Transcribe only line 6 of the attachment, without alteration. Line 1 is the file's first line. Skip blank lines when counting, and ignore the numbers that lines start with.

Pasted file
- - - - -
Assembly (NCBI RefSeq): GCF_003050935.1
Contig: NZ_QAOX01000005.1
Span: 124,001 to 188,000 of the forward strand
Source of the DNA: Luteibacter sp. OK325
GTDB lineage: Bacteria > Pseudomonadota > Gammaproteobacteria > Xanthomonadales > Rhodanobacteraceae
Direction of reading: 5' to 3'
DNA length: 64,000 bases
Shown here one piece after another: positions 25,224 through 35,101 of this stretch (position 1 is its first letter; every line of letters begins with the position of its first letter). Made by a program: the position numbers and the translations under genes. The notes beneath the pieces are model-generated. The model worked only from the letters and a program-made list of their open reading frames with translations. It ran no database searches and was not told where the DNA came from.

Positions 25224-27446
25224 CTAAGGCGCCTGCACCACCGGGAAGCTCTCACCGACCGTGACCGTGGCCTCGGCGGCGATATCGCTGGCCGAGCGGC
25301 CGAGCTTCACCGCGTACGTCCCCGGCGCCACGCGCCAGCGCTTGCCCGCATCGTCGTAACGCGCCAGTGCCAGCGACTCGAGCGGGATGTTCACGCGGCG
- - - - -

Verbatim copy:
Direction of reading: 5' to 3'